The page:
Benedictus: The Story of Sister Anne is a love story of both divine and human dimensions. The story of the nun is also the story of Joseph, her psychologist. It was a labyrinthian path that brought the two together and changed both their lives. Twenty years of conflict over her vocation had taken Sister Anne into the depths of darkness. She had always believed that someone would come to help her—and someone did—but not in the way she had imagined or that the world would easily accept.
The medical director of the hospital where Sister Anne was a patient states in the book’s prologue: “The extent of her physical, mental and spiritual perplexities required all the resources at our individual and collective command and strained our beliefs to the limit. Very rarely does a patient undergo a REAL transformation, showing that true healing can occur.” The themes of this story dating from 1970 are universal: awareness of the forces that have shaped our lives while at the same time embracing the power of choice and the freedom to change.
Entering into therapy with Joseph Wright was an agonizing and deliberate choice, never to become routine. Always, it would demand that fears be set aside and risks be taken. It proved to be a psychological mine field, never knowing, but quite expecting, that with the next step, my whole world would be annihilated. I had tried every avenue of help and found none; why would this be any different? Yet, something told me it would. The despair of my present condition was fertile ground to seek the truth.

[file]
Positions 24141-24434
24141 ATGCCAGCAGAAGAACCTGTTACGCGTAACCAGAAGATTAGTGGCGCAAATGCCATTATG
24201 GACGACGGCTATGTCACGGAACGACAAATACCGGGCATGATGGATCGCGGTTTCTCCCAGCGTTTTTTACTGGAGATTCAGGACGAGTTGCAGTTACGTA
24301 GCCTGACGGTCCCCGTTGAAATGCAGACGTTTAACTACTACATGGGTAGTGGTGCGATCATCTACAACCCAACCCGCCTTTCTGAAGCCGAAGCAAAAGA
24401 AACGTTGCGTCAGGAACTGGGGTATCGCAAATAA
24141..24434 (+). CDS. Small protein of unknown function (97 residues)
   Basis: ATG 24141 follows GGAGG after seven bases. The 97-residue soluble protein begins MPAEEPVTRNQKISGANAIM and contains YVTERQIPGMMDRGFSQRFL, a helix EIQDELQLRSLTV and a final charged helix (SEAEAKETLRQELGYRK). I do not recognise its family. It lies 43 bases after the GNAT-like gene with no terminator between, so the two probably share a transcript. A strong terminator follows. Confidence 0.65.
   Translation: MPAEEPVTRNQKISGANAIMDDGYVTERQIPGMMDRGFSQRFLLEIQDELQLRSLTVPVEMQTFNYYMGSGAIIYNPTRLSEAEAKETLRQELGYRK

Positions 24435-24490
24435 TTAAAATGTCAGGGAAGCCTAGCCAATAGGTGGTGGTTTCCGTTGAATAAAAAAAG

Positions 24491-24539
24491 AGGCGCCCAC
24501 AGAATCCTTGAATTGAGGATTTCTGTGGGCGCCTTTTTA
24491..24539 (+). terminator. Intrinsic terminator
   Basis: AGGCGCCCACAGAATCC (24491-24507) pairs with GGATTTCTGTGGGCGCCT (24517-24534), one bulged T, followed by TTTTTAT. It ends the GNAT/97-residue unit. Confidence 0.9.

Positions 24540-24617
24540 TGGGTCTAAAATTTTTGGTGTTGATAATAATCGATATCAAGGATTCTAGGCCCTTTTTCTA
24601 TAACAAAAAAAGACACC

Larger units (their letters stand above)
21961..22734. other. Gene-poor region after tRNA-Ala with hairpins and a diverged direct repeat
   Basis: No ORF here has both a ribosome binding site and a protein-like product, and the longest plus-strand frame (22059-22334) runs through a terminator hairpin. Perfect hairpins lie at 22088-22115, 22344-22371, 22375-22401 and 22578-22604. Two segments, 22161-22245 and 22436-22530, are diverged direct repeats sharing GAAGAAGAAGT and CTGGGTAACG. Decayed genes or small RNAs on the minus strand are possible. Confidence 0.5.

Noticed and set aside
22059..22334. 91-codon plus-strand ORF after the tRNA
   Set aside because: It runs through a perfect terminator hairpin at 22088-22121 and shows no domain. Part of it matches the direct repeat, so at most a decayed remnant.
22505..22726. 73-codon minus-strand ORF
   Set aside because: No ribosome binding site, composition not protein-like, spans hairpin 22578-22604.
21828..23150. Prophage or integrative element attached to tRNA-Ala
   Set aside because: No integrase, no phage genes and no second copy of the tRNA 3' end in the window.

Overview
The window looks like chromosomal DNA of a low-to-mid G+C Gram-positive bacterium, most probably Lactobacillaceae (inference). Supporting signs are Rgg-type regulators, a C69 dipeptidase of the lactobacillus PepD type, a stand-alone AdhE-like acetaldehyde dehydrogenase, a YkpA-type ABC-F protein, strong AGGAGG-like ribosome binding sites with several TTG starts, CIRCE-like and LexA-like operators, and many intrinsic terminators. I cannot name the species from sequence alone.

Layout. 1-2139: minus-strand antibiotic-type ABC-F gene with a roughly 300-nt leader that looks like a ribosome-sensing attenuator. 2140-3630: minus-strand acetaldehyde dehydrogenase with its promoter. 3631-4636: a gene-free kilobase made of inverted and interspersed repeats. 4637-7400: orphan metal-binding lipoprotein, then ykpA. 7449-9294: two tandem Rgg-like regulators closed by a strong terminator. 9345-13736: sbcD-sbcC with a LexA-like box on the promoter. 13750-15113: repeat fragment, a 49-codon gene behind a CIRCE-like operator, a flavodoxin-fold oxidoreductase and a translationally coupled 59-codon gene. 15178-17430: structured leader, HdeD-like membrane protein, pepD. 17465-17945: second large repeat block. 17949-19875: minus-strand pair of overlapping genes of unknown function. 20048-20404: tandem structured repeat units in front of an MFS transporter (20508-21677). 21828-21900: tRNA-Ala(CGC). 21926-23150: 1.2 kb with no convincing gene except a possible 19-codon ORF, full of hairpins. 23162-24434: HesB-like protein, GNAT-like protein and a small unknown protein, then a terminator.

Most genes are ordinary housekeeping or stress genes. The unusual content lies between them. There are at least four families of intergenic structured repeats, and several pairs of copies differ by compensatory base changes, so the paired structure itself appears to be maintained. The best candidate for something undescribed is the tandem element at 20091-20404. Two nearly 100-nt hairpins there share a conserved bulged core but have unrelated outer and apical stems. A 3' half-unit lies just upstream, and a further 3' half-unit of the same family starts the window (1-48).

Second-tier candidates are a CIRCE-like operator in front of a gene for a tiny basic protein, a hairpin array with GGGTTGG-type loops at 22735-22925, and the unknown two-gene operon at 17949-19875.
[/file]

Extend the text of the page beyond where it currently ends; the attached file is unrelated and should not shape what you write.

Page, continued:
“Sister Anne!” The voice of compassion penetrated my gray world of withdrawal. With awareness, fear and anxiety returned. My eyes locked with Joseph’s and a heavy, tense silence hung in the air between us.
The psychologist leaned back in his swivel chair, picked up his pipe, and filled it with tobacco, slowly, deliberately. Drawing deeply, he brought it to life and smoke swirled toward the ceiling. The ritual. “As I was saying, Sister, look at all your options. How long have you been a nun?”
“Twenty years!” I was aware of the fierceness in my voice, my defensive tone. I gave him a piercing look that said no more. Then, looking at him directly, my voice dropped to a whisper, “You’re going to tell me to leave the convent, aren’t you? You think this illness is psychosomatic, don’t you?”
“No, I’m not going to tell you to do anything. I value religious life. I was a minister myself at one time. I’m just saying, look at everything. Open all the doors! I don’t know about ‘psychosomatic.’ I don’t use labels. Man is a unity. We can’t isolate the mind, the body, the soul. Everything is interrelated. We can’t talk about anything in isolation.” The words were spoken with conviction, and I felt reassured. A sigh of relief I didn’t quite understand escaped me.
Joseph concluded the session by going to the heart of the matter: “Was it your choice to be a nun, Sister Anne?”